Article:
In the women's international meet at Grindelwald, France's MARIELLE GOITSCHEL edged Nancy Greene of Canada by 15/100ths of a second to win the special slalom (88.69). Although hindered by thick fog the next day, THERESE OBRECHT, a Swiss girl, won the giant slalom in 1:27.95. Austrian girls swept the top four places in the downhill, however, as CHRISTL HAAS won in 2:07.9, followed by Edith Zimmerman, Erika Schinegger—a 17-year-old who was competing in her first big international race—and Traudl Hecher. Sandra Shell-worth of Boise, Idaho made the best American showing with her third place in the giant slalom but broke her leg when she fell in a practice run after the downhill.
TENNIS—ARTHUR ASHE of Richmond, Va. continued to dominate the Australian circuit as he took his fourth title with a win over John Newcombe 6-4, 6-4, 12-10 in the Tasmanian championships. Australia's JUDY TEGART defeated Carol Graebner of Beachwood, Ohio 8-6, 3-6, 6-2 for the women's title.
TRACK & FIELD—Tennessee A&I's WYOMIA TYUS paced the Motor City's indoor meet in Detroit with a world record 6.7 in a heat of the 60-yard dash and later won the event in 6.9. ANN SMITH of Britain tied the 2:10.5 record in the 880, while her countrymen JOHN WHETTON and Alan Simpson finished one-two in the mile. Whetton's winning time was 4:05.2. JOHN PENNEL of Miami took the pole-vault event with a 16-foot leap and North Carolina Track Club's NORMAN TATE was a surprise winner in the broad jump with 26 feet 3¾ inches, as Ralph Boston finished a poor fourth. John Thomas, who made his first American appearance in over a year, finished third in the high jump, which was won by RICHARD ROSS of Southern University (6 feet 10).
The next night, at the Boston K of C meet, THOMAS came back to beat Ross with a 6-foot-9-inch leap, while Whetton won the mile (4:06.6) again. SIMPSON set a meet record (8:41.6) in the two-mile run, and another Englishman, JOHN COOPER, took the 600 in 1:11.2. Southern University's WILLIE DAVENPORT and GEORGE ANDERSON, who both won their events in Detroit, took the 45-yard high hurdles (5.6) and the 50-yard dash (5.4) respectively. A third Southern runner, THERON LEWIS, won the 440-yard run (48.7).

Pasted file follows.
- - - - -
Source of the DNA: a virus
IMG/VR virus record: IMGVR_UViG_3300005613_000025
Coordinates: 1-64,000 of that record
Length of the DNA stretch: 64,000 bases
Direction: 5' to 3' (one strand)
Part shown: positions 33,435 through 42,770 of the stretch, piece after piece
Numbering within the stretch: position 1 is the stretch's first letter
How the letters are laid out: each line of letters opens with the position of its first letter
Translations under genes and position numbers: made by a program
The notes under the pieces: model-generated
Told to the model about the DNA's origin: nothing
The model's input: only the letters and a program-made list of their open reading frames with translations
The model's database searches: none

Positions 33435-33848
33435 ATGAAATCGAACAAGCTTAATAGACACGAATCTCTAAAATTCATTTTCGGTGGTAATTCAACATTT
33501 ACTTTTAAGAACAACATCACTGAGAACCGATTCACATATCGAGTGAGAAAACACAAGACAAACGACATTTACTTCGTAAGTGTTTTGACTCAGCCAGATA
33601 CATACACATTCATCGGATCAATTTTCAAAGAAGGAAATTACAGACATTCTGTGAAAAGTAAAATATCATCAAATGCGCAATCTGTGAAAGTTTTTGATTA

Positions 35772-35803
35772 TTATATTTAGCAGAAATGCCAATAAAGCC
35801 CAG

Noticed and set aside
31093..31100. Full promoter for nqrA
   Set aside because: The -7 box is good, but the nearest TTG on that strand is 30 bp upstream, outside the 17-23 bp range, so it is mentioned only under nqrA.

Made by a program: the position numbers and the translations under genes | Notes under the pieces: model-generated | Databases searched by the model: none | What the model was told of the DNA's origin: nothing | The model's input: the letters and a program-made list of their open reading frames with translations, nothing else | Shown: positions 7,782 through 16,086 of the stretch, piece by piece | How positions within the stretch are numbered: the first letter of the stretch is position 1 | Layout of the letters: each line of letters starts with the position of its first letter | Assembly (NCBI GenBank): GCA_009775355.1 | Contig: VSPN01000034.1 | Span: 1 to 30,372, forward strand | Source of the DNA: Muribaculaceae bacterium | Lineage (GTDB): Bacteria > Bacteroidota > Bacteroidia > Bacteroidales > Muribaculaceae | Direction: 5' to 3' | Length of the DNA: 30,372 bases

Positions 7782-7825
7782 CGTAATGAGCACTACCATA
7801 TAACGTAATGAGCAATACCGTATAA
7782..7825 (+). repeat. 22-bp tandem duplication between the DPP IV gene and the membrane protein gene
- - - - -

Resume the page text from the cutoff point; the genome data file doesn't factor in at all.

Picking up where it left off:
MILEPOSTS—APPOINTED: Head football coach at Duke, TOM HARP, 38, Cornell's head coach the past five years.
HIRED: Former defensive coach at Georgia Tech JIM CARLEN, 32, as West Virginia University's head football coach.
TAPPED: As head coach by the Los Angeles Rams, GEORGE ALLEN, 43, defensive coach of the Chicago Bears since 1962. Bear Owner George Halas called the move "a flagrant case of tampering" and went to court to keep Allen for the two years remaining on his contract.
PENALIZED: By the NCAA for recruiting, financial assistance to players and out-of-season practice violations, the UNIVERSITY OF HOUSTON. The probationary ruling bars Houston's football team from appearing on NCAA telecasts and from playing postseason bowl games for three years.
RETIRED: After nine seasons as a National League umpire, VINNIE SMITH, 49, because of a leg ailment.
RETIRED: PENTTI NIKULA, 25, of Finland, holder of the world indoor pole-vault record (16 feet 8¾ inches) since 1963, because of a chronic shoulder injury.
RESIGNED: WALLY LEMM, 45, head coach of the St. Louis Cardinals, after a disappointing 5-9 season. "We wanted a coach who would be with us all the time," said Cardinal President Charles W. Bidwill Jr., who immediately accepted Lemm's resignation. When Lemm was hired four seasons ago it was agreed he could be a six-month coach.
RESIGNED: Former Baseball Commissioner HAPPY CHANDLER, 67, as commissioner of the year-old Continental Football League.
DIED: BILL CARR, 56, winner of two gold medals in the 1932 Olympics, of a heart attack in Tokyo. Carr, who had only competed in relay races at Penn until two months before the Games, set a world mark of 46.2 in the Olympic 400 meters and anchored the record-breaking 1,600-meter relay team.
DIED: Finnish long-distance runner HANNES KOLEHMAINEN, 76, in Helsinki. "Smiling Hannes" became the first of the Flying Finns when he won three gold medals (5,000-meter, 10,000-meter and cross-country) in the 1912 Olympics. He gained another gold medal in 1920 with a win in the Olympic marathon, and in subsequent years broke the world 25,000- and 30,000-meter records.